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Contrarians are usually wrong.

Welcome to Monday, Apexians. J.D. here with another week of money stories to share with you all. I’m leading with yet-another story about electric bikes. (Can you tell I’m researching them for myself?)

“Electric bike, stupid love of my life.” [Craig Mod] — “In the past eighteen months I’ve put several thousand kilometers on my electric bikes. It feels like cheating in every best possible way.”

Contrarians are usually wrong. [A Wealth of Common Sense] — “Going against the grain at opportune moments can be a wonderful strategy. The best investment opportunities almost always occur when there is blood in the streets. The problem is you can’t be a contrarian at all times. Most of the time the trend is right and fighting it is a losing strategy.”

What really happens to the clothes you donate. [GQ] — “Only between 10 and 30 percent of second-hand donations to charity shops are actually resold in store. The rest disappears into a machine you don’t see: a vast sorting apparatus in which donated goods are graded and then resold on to commercial partners, often for export to the Global South.”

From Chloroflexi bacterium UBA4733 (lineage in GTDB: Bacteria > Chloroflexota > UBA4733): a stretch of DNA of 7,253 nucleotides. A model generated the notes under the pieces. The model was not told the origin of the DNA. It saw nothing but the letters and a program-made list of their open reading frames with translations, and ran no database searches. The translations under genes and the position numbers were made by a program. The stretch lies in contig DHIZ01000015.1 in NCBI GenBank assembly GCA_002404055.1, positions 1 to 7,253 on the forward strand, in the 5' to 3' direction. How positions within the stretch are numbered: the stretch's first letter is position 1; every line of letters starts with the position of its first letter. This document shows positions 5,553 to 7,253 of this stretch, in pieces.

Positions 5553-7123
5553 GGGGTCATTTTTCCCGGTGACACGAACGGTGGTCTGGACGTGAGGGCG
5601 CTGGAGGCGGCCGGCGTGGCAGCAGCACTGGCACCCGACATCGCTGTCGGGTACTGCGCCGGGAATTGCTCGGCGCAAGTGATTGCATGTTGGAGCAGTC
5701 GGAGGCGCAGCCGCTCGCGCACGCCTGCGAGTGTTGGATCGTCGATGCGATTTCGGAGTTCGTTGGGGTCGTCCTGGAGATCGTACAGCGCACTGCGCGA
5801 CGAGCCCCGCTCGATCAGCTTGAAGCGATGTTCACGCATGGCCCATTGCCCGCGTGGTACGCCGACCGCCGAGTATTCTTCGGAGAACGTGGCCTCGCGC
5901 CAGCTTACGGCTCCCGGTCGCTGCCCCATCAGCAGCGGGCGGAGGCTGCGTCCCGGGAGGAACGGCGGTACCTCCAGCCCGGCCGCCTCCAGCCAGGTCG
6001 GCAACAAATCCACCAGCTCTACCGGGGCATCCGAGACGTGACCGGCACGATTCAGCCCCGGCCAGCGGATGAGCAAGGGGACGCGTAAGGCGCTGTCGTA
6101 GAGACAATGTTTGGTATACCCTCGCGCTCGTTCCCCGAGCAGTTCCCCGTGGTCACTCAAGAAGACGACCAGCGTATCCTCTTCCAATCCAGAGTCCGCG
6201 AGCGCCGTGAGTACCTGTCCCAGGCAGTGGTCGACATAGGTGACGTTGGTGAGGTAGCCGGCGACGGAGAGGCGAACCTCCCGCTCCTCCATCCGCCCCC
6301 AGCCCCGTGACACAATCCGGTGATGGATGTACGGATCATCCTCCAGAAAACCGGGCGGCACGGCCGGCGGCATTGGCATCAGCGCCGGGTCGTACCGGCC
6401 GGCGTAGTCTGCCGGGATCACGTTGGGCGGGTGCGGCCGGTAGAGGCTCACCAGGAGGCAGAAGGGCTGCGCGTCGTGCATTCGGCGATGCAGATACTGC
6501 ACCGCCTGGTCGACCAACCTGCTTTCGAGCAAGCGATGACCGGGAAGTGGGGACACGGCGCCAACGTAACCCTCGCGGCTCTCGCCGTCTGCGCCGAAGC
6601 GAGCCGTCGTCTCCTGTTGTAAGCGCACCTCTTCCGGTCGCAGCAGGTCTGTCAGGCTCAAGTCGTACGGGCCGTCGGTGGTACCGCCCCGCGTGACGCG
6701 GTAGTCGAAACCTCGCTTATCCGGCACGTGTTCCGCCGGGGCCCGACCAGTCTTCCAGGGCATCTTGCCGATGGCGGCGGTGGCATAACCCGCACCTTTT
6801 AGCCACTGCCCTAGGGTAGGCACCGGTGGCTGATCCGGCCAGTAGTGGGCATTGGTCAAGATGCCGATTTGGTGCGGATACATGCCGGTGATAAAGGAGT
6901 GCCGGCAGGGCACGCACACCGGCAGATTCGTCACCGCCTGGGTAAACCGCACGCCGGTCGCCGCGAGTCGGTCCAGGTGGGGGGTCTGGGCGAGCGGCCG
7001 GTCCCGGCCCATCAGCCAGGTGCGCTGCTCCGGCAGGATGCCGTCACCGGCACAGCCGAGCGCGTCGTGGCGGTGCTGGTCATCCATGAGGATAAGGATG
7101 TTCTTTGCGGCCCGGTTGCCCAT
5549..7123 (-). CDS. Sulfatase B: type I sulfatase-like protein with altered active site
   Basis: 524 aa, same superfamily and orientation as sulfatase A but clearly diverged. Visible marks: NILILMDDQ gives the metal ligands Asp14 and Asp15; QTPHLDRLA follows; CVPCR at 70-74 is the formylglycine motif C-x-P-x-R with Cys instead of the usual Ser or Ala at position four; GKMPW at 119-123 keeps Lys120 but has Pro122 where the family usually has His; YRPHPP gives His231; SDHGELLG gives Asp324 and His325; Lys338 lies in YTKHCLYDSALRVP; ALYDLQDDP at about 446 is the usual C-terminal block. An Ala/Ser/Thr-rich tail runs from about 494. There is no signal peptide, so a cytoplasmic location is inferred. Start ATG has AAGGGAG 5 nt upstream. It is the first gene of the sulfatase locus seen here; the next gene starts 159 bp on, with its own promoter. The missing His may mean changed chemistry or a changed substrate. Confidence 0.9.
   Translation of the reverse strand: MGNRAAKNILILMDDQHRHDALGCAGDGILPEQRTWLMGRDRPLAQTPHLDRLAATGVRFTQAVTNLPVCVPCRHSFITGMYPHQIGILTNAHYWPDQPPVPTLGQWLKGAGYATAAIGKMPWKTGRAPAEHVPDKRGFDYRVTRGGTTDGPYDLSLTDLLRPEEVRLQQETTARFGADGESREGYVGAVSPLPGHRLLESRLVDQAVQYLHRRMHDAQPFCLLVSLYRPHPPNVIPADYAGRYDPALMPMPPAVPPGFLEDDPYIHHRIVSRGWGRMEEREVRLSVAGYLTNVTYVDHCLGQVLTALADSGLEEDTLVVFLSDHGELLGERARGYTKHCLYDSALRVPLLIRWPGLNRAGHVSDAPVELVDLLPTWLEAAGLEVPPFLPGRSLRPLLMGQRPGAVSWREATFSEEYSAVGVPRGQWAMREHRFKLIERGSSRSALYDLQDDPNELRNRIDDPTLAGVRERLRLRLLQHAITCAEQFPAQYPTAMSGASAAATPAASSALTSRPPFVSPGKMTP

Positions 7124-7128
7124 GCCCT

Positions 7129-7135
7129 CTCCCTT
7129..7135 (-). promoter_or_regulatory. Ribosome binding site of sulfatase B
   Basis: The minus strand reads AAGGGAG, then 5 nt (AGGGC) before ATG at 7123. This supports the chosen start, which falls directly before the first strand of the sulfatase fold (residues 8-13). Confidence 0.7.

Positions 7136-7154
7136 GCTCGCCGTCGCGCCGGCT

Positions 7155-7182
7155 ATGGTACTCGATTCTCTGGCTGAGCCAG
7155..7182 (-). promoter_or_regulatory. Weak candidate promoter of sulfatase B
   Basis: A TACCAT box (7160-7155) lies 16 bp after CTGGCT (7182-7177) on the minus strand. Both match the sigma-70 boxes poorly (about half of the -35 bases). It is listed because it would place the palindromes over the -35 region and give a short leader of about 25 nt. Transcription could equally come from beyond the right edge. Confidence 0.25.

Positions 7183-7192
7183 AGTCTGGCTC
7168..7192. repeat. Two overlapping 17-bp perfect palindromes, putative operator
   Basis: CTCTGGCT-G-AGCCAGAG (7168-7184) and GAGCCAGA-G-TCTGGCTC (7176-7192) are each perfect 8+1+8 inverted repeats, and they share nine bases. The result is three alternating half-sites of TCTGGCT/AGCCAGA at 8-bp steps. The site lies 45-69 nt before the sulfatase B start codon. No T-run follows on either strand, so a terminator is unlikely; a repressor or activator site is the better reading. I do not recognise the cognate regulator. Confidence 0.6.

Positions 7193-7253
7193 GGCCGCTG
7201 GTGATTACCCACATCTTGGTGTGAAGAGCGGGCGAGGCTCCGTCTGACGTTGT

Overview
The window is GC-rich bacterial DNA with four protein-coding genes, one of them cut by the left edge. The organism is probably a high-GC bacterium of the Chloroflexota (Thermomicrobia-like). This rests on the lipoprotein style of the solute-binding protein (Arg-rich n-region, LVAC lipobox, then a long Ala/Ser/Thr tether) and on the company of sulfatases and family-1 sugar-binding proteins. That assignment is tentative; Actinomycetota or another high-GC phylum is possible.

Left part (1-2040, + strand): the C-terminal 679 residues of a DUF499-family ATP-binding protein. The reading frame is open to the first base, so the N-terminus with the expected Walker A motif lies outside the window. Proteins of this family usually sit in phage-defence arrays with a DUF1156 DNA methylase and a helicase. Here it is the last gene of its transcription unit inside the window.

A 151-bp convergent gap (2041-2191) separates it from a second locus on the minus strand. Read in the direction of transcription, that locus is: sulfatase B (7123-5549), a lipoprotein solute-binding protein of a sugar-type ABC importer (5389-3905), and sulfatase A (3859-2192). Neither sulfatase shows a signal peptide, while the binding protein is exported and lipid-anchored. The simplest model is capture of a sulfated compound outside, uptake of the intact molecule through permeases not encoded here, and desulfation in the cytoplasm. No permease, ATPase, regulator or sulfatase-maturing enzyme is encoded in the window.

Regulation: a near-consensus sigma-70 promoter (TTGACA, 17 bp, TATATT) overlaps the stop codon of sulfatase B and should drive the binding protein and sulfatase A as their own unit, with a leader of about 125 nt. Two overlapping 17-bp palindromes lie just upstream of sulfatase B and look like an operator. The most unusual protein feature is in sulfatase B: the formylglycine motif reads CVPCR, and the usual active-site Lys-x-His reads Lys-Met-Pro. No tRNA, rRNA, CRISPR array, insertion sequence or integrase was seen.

So, the video I have for you today is going to seem a little strange. This eight-minute segment is a training video for Bell Labs’ Holmdel Computing Center.

I found this video while researching my favorite architect, Eero Saarinen. Saarinen designed the Bell Labs Holmdel Complex, and I thought it’d be fun to see what it was like to actually work there. Turns out the video is also fun because (a) it’s a soft of time capsule and (b) it highlights what computer technology was like fifty years ago. We’ve come a long way!

Okay, that’s it for today. I’ll see you all again tomorrow.